By Doug Porter
While many San Diegans are focused on the election promises of the four major candidates contending for top job at city hall, interim Mayor Todd Gloria’s made one move that could have a serious impact on the conversations taking place about services and neighborhood.
Fox 5 San Diego reports the iMayor has retained the services of former Indianapolis Mayor Stephen Goldsmith (no relation to the City Attorney) as an efficiency expert.
Known as an expert in privatizing city governments, his claim to fame comes via aggressive programs government services and selling them out to the private sector.
From Fox 5:
The republican’s been praised by conservatives, but blasted by critics accusing him of granting public contracts to wealthy contributors to his mayoral campaign, according to an investigation by City Limits online magazine.
His measures are also reported to have resulted in hundreds of government worker layoffs.
More recently, Goldsmith served as Deputy Mayor of New York City, brought in by Mayor Michael Bloomberg to help him run the city more efficiently. That didn’t go as planned, he resigned 14 months into the job after being arrested for domestic violence, but was reportedly never criminally charged.
It occurs to me that if you’re auctioning off city services, the private entities taking over will be drawn to where the money is, i.e., downtown and non-core neighborhoods.
Goldsmith will take home $125,000 for his consulting services.
It’s Not a Revolution, But It’s Start
A UCSD geophysicist named Brad Werner is at the center of Naomi Klein’s latest essay entitled “How science is telling us all to revolt” published the UK’s New Statesman this week.
Here’s the lede:
In December 2012, a pink-haired complex systems researcher named Brad Werner made his way through the throng of 24,000 earth and space scientists at the Fall Meeting of the American Geophysical Union, held annually in San Francisco. This year’s conference had some big-name participants, from Ed Stone of Nasa’s Voyager project, explaining a new milestone on the path to interstellar space, to the film-maker James Cameron, discussing his adventures in deep-sea submersibles.
But it was Werner’s own session that was attracting much of the buzz. It was titled “Is Earth F**ked?” (full title: “Is Earth F**ked? Dynamical Futility of Global Environmental Management and Possibilities for Sustainability via Direct Action Activism”).
Standing at the front of the conference room, the geophysicist from the University of California, San Diego walked the crowd through the advanced computer model he was using to answer that question. He talked about system boundaries, perturbations, dissipation, attractors, bifurcations and a whole bunch of other stuff largely incomprehensible to those of us uninitiated in complex systems theory. But the bottom line was clear enough: global capitalism has made the depletion of resources so rapid, convenient and barrier-free that “earth-human systems” are becoming dangerously unstable in response. When pressed by a journalist for a clear answer on the “are we f**ked” question, Werner set the jargon aside and replied, “More or less.”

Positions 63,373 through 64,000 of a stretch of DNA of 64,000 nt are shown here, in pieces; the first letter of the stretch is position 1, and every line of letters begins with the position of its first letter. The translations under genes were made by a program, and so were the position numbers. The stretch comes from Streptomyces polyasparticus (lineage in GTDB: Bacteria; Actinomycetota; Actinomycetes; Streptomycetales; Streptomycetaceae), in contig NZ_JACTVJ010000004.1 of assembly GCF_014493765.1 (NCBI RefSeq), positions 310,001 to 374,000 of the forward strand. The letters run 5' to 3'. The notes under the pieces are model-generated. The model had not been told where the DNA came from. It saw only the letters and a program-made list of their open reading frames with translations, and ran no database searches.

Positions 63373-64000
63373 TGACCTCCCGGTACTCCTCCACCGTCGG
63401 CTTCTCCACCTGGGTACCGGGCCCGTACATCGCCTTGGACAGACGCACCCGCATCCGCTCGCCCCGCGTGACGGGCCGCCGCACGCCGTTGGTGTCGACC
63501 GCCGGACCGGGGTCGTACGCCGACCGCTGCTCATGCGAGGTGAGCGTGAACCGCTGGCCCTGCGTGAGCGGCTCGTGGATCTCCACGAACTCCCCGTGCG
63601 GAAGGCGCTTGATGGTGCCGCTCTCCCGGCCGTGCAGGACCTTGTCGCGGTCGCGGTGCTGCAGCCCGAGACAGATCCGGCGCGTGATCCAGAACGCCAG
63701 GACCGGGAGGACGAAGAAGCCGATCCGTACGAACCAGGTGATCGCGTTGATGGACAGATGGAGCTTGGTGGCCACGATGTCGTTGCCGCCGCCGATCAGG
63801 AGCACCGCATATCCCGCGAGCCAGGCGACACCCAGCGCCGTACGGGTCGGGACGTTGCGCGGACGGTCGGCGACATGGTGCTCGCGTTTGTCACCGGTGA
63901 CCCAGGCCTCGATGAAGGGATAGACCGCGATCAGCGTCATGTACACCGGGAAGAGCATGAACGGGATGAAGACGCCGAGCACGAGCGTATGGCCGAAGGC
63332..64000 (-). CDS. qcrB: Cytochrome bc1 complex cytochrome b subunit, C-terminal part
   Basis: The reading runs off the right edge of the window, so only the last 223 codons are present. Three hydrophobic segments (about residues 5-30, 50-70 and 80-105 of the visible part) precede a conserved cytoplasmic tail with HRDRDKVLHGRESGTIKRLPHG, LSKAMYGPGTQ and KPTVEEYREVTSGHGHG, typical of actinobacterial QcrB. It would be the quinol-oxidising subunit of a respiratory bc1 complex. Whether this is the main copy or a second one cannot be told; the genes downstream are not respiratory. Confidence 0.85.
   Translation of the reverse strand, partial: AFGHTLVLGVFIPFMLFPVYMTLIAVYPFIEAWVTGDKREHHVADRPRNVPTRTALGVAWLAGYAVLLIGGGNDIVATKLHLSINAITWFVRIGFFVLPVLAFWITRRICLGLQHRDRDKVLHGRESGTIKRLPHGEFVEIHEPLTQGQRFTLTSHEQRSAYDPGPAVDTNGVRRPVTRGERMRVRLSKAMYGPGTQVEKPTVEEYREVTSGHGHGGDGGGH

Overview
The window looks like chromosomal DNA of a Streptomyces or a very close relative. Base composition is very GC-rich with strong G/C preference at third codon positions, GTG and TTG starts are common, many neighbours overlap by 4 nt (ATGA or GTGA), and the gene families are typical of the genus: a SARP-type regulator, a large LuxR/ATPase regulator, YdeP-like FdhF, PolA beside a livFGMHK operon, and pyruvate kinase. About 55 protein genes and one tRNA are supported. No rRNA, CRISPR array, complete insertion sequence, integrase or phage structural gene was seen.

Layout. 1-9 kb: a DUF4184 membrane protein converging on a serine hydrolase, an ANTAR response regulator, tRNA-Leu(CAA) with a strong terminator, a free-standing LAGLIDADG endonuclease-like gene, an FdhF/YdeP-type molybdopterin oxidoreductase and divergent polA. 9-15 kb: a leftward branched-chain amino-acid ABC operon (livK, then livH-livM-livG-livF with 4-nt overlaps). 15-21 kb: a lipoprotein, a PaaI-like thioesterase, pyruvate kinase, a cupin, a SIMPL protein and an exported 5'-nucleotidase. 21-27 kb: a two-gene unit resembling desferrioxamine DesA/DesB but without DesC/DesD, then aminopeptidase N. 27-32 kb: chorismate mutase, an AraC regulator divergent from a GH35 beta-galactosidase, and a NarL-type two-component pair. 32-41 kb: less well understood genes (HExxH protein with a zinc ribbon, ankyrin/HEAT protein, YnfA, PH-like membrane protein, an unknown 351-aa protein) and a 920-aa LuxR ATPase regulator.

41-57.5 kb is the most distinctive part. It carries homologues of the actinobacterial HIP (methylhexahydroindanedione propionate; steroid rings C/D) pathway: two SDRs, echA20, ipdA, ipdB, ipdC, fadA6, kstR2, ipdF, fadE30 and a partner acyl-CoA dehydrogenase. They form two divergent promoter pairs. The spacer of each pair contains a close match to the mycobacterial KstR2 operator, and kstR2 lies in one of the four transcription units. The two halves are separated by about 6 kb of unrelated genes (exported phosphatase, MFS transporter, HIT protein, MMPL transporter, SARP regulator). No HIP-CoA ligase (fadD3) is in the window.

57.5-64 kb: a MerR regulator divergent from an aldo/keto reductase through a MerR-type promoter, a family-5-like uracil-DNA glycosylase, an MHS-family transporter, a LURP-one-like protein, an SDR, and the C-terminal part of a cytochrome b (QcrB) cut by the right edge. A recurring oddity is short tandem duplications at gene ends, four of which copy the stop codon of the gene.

The gist of the article is that many scientists are now feeling compelled towards environmental activism as a result of governmental indifference towards mounting evidence that “our entire economic paradigm is a threat to ecological stability. And indeed that challenging this economic paradigm – through mass-movement counter-pressure – is humanity’s best shot at avoiding catastrophe.”
It’s an eye opening read from the author of the The Shock Doctrine: The Rise of Disaster Capitalism.
Dumping Fossil Fuels to Save the Planet
Activist Bill McKibben, of 350.org fame has an article in The Guardian about world wide efforts to encourage institutional divestment from fossil fuel stocks. The argument he says, is that public entities “can’t both simultaneously decry the wreckage of the climate and try to profit from it for a few more years.”
The mayor of Seattle explained that his city was already spending millions building seawalls – what sense did it make to invest in the companies making that work necessary? The trustees of San Francisco State University recognised that it made no sense to have, on the one hand, a physics department understanding climate change and on the other hand, an endowment full of oil and gas stocks. The United Churchof Christ, which traces its roots back to the Pilgrims, decided it couldn’t pay the pastor by investing in companies that are running Genesis backwards.